Benkos Bioho, who descended from a royal West African family, was captured and enslaved by the Portuguese in the late 16th century. Yet, Bioho never accepted claims others made on his life and liberty. That is why after being sold to a Spanish enslaver and taken to South America, he escaped and ran away multiples times. During the last escape, Bioho made his way into a swampy area just southeast of modern-day Cartegena, Columbia. There, he established San Basilio de Palenque, a liberated zone known as the “village of the maroons” where Black people found refuge, and lived freely. Descendants of those maroons proudly live in Palenque today.
A monument to African strength, courage, and persistence—San Basilio de Palenque was designated a Masterpiece of the Oral and Intangible Heritage of Humanity by UNESCO in 2005. Its residents are custodians of a rich lineage and enduring language that honors their African ancestry.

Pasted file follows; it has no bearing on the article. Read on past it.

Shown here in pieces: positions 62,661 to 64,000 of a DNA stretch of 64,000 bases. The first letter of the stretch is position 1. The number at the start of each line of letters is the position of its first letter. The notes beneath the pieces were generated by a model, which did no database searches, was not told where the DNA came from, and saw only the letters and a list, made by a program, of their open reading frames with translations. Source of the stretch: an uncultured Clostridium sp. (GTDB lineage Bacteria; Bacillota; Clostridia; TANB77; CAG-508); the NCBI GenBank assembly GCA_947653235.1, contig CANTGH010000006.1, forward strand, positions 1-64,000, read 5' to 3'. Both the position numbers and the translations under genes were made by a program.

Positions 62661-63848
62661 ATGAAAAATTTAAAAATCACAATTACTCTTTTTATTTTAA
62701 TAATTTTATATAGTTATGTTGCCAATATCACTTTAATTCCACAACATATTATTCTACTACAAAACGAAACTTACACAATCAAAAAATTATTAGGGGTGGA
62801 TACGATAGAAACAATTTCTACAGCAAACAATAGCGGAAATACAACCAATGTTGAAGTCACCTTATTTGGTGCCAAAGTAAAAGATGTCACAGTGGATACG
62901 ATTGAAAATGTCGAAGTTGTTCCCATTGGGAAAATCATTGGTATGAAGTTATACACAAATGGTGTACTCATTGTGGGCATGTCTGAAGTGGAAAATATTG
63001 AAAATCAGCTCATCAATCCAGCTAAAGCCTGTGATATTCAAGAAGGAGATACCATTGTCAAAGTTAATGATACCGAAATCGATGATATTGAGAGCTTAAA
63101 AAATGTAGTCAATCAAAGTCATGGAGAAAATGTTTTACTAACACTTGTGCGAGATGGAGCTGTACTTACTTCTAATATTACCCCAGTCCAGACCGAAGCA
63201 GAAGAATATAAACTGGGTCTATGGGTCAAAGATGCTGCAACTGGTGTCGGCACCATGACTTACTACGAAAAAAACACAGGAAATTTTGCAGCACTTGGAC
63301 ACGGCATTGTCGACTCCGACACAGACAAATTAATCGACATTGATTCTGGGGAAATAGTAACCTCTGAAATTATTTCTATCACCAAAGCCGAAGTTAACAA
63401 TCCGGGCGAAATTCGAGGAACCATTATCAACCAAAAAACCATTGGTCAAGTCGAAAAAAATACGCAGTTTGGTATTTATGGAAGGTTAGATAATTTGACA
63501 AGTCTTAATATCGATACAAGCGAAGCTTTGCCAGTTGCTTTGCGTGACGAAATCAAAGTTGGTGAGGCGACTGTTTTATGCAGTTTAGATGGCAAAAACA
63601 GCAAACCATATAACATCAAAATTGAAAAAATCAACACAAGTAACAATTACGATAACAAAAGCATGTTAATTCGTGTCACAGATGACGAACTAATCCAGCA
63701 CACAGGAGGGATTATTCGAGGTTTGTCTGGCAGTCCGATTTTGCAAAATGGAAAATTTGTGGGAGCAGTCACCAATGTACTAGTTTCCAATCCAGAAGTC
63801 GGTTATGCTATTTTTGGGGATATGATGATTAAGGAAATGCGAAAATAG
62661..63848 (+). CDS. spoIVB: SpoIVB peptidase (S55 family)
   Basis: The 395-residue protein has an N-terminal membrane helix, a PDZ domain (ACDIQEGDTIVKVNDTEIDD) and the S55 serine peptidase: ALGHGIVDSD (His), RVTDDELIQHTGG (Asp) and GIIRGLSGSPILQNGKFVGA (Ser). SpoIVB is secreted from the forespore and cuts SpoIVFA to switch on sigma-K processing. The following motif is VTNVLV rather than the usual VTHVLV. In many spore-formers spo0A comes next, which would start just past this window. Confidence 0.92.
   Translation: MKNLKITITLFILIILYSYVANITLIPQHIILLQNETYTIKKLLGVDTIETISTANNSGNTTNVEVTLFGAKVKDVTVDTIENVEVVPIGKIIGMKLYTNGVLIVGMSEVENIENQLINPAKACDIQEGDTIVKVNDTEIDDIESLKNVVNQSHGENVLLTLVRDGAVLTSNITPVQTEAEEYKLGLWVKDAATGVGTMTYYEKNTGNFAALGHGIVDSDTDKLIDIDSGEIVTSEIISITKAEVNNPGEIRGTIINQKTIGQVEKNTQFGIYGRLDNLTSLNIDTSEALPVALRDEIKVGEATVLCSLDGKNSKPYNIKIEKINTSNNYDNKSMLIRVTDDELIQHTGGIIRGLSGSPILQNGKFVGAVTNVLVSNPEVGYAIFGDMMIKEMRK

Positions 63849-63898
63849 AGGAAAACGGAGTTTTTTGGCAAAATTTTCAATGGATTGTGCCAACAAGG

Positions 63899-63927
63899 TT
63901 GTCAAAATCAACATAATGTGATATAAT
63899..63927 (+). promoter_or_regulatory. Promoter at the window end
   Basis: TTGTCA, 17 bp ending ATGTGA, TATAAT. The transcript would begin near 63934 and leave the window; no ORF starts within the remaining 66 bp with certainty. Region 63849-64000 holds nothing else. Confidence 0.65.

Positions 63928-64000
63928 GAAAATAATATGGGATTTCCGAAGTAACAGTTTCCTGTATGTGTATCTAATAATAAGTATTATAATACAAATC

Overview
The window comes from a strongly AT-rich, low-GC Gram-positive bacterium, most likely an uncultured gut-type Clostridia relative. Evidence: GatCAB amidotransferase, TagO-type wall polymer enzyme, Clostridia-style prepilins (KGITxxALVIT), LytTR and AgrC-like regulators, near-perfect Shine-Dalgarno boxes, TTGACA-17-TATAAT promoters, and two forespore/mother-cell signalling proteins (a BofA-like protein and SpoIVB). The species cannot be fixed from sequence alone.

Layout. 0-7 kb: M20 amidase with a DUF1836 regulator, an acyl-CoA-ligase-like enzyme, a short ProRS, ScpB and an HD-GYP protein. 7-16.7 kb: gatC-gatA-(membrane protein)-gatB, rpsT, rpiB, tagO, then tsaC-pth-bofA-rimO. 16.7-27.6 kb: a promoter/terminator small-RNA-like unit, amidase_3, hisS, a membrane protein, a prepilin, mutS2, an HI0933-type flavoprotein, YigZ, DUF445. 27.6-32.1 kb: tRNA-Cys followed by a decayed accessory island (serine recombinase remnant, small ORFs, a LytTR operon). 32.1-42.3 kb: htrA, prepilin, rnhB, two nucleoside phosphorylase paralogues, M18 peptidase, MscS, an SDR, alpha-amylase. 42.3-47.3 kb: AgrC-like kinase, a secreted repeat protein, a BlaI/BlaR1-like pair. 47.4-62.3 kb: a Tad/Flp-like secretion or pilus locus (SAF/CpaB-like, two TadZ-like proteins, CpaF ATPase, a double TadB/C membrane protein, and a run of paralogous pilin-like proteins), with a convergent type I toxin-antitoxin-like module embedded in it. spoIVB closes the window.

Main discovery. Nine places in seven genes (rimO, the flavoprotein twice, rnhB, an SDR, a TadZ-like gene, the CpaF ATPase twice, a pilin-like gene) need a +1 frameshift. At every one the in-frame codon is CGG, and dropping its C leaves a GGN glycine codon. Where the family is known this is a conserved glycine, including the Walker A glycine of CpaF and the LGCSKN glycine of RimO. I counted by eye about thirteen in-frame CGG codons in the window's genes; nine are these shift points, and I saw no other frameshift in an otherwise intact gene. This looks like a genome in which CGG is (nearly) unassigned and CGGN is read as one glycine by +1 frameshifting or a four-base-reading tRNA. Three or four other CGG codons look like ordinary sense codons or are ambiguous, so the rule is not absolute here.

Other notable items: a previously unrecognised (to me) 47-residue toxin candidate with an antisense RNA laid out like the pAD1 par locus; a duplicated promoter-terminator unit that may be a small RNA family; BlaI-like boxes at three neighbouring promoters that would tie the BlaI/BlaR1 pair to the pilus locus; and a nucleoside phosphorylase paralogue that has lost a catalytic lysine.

Click here to learn more about Benkos Bioho and the no-matter-what African legacy he sowed in Columbia. Be informed by an indomitable lineage.
BONUS: Click here to watch present-day citizens of San Basilio de Palenque sing and profess their historical pride.